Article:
Hundreds of lawyers have now watched the NZLS CLE limited unconscious bias in the workplace webinar.
The webinar has been viewed 2300 times, sometimes more than once by individual lawyers.
Lawyers can still access the webinar, which was introduced in 2017, as part of continuing legal education.
Undergoing unconscious bias training is one of the key commitments of the Law Society’s Gender Equality Charter, which aims to improve the retention and advancement of women lawyers.
What is Unconscious Bias?
Generally biases are shaped by a person’s social environment, background and personal experiences. Some biases are conscious, such as choosing to hire individuals with a certain amount of experience.
If someone has an unconscious bias, it means they’re unaware of their preferences and think they are acting objectively. Many different characteristics such as height, physical appearance, gender, ethnicity and age can be subject to unconscious bias. Working arrangements can also be affected by unconscious biases such as negative preconceptions about flexible work. Unconscious bias affects multiple areas in the workplace, including:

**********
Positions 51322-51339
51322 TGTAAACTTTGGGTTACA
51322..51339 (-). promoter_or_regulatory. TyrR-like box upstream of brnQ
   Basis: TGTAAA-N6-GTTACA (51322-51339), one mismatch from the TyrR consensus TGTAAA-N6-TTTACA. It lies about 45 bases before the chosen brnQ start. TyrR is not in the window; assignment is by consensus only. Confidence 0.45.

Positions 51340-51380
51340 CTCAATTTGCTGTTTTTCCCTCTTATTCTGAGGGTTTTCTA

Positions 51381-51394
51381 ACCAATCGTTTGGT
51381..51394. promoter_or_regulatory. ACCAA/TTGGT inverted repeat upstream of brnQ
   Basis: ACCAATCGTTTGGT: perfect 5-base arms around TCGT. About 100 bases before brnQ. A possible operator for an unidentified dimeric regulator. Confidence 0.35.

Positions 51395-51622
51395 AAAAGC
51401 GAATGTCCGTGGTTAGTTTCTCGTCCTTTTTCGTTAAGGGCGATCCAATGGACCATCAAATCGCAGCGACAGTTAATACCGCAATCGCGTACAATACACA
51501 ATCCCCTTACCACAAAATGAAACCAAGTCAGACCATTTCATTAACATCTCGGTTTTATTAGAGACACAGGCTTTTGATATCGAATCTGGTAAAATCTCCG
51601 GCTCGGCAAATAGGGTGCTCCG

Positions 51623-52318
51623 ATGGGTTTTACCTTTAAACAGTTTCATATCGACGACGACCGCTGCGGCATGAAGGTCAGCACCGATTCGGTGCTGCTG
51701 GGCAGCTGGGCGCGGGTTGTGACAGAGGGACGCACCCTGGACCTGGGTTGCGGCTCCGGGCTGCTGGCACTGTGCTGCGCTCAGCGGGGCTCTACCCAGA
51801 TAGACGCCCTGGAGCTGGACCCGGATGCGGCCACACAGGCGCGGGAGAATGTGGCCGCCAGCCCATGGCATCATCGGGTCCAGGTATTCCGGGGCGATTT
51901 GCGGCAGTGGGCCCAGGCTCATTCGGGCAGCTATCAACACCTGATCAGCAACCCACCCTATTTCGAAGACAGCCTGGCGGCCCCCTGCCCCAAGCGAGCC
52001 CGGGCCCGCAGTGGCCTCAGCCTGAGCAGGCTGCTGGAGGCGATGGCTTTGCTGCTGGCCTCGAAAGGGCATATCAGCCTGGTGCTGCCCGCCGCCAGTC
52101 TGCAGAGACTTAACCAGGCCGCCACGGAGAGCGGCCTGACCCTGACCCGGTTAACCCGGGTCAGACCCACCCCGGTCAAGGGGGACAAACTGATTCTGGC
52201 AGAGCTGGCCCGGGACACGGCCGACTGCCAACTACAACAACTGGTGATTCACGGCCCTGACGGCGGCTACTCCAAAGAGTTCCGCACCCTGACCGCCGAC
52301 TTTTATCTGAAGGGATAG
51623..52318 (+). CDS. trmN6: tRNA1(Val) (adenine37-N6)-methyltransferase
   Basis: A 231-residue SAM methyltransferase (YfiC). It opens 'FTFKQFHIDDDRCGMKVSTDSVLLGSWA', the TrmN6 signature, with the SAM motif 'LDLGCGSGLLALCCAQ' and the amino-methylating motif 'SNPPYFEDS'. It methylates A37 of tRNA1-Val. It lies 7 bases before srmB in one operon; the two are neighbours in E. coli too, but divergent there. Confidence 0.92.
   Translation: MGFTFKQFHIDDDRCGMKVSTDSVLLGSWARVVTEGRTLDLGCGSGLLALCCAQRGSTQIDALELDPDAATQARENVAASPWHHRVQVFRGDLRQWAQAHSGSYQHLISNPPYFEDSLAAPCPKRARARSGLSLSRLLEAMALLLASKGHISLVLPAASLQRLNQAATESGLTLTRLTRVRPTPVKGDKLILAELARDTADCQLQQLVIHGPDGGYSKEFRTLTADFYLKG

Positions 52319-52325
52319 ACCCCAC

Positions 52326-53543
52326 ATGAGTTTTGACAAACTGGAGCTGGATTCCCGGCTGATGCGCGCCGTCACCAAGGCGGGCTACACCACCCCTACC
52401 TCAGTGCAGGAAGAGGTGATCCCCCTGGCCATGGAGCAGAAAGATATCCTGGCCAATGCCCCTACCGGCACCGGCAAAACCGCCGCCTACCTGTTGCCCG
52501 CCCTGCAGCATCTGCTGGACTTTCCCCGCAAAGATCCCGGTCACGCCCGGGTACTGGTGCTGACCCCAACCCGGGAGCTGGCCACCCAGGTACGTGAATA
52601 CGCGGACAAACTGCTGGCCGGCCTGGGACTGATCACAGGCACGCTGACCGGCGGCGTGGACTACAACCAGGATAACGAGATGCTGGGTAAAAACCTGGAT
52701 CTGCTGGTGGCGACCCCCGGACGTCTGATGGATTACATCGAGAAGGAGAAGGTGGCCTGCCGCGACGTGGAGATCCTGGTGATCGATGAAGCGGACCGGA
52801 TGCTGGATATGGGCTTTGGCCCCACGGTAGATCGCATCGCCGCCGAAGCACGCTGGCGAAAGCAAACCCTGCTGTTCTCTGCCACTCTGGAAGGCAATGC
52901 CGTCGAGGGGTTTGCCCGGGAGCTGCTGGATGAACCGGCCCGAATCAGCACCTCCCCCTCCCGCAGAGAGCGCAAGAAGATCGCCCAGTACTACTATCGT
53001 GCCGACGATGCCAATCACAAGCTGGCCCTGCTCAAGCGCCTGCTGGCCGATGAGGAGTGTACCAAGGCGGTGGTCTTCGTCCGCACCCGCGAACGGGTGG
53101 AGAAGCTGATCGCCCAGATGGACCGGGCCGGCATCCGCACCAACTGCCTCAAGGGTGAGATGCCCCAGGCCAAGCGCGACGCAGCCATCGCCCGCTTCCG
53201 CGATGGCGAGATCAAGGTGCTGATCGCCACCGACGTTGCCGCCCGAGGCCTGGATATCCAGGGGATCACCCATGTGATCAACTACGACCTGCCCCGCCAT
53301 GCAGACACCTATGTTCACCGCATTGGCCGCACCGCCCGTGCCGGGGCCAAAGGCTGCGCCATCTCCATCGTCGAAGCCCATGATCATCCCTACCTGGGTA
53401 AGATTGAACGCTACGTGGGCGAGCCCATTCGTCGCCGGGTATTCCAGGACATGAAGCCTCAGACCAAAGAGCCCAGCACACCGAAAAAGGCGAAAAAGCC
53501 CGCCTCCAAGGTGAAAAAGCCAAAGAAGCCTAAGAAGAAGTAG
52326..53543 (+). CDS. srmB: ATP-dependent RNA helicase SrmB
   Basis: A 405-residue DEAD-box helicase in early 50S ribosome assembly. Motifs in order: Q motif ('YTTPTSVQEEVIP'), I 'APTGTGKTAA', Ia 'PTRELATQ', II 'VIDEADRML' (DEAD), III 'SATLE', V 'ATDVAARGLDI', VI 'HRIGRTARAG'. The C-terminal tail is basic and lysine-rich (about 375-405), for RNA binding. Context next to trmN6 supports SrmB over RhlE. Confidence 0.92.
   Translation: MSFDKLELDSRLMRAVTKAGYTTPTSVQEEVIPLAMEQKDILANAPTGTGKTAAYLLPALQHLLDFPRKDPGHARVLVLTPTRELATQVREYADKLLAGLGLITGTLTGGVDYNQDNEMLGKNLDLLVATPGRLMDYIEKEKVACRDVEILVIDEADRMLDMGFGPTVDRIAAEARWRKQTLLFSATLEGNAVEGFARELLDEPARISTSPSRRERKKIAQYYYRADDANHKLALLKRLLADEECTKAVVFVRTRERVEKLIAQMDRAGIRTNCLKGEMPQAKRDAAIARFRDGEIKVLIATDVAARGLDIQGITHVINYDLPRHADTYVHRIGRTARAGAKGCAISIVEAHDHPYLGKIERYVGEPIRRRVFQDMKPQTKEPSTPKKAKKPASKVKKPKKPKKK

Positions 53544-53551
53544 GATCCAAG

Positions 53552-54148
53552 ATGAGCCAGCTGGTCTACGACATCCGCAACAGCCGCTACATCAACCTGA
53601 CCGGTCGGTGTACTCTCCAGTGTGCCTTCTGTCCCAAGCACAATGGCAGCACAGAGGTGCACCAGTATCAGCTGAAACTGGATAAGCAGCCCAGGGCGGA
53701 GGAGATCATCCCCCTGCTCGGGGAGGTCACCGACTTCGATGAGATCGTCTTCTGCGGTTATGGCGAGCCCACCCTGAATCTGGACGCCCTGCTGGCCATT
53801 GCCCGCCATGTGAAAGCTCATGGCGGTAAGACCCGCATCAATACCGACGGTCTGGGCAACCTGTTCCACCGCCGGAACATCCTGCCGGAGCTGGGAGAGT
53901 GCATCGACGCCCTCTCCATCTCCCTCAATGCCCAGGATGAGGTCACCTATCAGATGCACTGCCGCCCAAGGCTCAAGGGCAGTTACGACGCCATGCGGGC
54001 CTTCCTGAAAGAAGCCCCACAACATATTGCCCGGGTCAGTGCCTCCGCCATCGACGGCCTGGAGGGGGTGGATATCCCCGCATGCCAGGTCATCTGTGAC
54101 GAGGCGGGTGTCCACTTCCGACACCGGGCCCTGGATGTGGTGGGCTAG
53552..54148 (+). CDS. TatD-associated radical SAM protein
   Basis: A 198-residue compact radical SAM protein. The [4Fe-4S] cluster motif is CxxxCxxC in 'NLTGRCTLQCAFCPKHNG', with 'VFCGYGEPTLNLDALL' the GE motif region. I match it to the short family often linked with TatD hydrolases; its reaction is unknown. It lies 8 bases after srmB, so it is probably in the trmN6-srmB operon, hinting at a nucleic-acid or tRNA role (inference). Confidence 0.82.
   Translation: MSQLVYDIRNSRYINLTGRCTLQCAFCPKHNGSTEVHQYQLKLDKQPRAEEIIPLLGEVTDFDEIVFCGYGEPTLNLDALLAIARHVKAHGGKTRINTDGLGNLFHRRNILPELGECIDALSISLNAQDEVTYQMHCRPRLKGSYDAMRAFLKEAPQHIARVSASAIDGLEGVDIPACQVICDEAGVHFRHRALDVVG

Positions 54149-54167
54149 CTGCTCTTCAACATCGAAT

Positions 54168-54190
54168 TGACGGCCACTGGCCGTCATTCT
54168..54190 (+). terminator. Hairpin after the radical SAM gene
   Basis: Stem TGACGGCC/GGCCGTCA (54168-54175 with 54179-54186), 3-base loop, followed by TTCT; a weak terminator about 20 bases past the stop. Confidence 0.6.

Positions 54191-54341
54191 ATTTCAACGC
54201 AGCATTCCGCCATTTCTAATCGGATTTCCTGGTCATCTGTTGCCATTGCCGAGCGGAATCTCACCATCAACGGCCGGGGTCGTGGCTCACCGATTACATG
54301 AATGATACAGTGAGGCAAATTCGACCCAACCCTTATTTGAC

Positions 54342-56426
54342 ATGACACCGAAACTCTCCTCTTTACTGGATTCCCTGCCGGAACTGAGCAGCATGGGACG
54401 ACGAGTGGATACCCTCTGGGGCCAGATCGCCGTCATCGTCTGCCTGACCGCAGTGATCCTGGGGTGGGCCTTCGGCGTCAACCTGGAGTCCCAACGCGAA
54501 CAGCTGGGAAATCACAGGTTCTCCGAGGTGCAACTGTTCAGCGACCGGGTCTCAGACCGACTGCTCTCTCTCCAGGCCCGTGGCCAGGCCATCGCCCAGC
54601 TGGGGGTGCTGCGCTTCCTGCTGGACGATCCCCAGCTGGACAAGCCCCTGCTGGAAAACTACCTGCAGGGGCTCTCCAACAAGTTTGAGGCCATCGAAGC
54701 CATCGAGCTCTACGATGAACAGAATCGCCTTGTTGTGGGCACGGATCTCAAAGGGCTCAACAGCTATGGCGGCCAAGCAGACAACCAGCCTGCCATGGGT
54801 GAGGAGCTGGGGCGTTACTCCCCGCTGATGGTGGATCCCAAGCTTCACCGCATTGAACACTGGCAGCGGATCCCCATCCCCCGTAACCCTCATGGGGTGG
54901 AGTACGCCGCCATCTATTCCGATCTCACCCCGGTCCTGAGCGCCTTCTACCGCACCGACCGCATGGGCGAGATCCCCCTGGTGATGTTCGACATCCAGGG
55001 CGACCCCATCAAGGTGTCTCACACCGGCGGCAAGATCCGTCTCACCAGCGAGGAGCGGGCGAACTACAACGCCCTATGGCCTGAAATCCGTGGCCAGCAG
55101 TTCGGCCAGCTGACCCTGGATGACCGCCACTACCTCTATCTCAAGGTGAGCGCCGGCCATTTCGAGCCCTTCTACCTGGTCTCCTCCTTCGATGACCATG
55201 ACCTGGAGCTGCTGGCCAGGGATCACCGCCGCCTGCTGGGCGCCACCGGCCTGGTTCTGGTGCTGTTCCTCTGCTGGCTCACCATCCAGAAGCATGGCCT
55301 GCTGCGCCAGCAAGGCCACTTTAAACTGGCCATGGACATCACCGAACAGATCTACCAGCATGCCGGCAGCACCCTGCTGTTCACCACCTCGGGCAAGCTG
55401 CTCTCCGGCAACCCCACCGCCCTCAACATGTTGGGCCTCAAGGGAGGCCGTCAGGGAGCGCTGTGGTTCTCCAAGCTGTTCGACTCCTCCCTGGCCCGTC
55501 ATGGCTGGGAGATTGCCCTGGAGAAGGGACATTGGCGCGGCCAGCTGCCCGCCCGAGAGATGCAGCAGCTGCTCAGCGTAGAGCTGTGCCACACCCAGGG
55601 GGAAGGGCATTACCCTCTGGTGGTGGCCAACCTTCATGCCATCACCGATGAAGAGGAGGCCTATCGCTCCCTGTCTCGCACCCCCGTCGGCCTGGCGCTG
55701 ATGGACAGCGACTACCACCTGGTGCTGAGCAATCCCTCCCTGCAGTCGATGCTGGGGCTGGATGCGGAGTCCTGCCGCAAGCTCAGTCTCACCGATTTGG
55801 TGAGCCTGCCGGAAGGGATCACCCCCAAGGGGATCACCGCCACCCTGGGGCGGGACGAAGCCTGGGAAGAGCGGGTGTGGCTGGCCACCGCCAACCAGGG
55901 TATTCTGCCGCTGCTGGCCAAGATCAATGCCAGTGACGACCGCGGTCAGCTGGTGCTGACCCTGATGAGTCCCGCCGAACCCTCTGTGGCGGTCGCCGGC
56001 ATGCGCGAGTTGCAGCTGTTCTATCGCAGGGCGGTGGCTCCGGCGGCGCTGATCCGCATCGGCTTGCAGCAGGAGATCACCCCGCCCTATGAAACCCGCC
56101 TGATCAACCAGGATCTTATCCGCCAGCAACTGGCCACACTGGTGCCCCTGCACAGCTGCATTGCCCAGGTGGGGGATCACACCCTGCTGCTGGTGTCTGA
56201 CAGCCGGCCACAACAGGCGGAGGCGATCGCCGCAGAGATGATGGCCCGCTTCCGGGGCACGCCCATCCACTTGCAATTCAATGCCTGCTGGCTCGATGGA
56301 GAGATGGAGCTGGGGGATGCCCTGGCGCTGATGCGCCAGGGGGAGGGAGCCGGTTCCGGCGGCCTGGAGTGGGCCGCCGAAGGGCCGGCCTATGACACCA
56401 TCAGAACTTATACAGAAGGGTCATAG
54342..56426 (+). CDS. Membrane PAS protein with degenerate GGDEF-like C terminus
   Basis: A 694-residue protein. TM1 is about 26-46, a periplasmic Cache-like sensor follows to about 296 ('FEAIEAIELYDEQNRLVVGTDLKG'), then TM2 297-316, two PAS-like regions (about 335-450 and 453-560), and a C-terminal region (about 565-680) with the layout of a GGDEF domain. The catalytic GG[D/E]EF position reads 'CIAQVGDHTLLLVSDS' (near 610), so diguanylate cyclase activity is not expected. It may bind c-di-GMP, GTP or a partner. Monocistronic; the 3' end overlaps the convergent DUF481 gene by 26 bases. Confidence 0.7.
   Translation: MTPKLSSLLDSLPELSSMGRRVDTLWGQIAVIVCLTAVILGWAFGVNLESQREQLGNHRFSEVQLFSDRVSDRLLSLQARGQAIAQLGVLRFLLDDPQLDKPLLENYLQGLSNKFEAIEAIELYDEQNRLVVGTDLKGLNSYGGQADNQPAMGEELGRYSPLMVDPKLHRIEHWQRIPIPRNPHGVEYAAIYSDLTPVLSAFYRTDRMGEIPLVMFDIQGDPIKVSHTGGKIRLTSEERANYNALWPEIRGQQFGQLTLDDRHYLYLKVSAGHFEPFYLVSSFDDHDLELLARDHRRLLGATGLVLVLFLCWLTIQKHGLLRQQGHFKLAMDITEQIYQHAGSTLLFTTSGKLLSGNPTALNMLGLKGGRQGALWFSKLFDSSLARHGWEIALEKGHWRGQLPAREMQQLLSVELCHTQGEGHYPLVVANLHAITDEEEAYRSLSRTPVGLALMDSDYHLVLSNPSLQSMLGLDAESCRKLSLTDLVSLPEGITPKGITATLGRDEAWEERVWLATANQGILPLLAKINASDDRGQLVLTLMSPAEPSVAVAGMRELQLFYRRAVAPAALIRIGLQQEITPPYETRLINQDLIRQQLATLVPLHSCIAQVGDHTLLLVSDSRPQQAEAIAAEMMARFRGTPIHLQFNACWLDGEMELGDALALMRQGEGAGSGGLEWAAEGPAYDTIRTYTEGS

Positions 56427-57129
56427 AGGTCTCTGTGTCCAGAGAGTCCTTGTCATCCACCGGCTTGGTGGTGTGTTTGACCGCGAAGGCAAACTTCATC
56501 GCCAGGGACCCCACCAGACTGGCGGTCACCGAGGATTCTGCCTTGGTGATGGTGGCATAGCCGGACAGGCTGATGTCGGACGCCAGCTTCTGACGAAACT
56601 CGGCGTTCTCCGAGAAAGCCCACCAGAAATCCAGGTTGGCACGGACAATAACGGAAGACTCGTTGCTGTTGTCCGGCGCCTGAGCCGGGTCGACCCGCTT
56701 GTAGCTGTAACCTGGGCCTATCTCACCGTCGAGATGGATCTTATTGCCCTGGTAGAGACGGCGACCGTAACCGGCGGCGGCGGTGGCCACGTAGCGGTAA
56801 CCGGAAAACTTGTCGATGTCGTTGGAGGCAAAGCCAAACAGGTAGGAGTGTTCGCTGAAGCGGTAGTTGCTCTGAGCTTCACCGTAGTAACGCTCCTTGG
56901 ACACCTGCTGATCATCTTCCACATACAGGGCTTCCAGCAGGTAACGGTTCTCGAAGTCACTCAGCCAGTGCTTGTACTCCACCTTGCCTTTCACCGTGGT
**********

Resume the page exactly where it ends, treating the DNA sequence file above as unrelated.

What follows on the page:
- the recruitment and promotion process
- performance ratings
- tasks assigned to employees
- bonuses and benefits
- the culture of a legal workplace
While often unnoticed, research has shown that unconscious bias is just as harmful if not more damaging than overt bias. A recent study published in the Lancet highlights how gender bias holds women back in health sciences. Basically, the findings reveal that when equally qualified men and women are compared, and their potential evaluated, men get the advantage.
It may come as a surprise but this article published on Forbes suggests that unconscious bias favours men at work.
The New Zealand Law Society would like to achieve at least 30% of the legal profession being covered by the Gender Equality Charter by April. Currently, there are 110 charter signatories.
Signing up to the Gender Equality Charter enables legal workplaces to make a public statement of their commitment to improving gender equality and inclusion. Charter signatories are part of a community committed to improving gender equality and inclusion that will lead, develop and share best practice for the benefit of the legal profession. To sign up to the charter or to find out more email firstname.lastname@example.org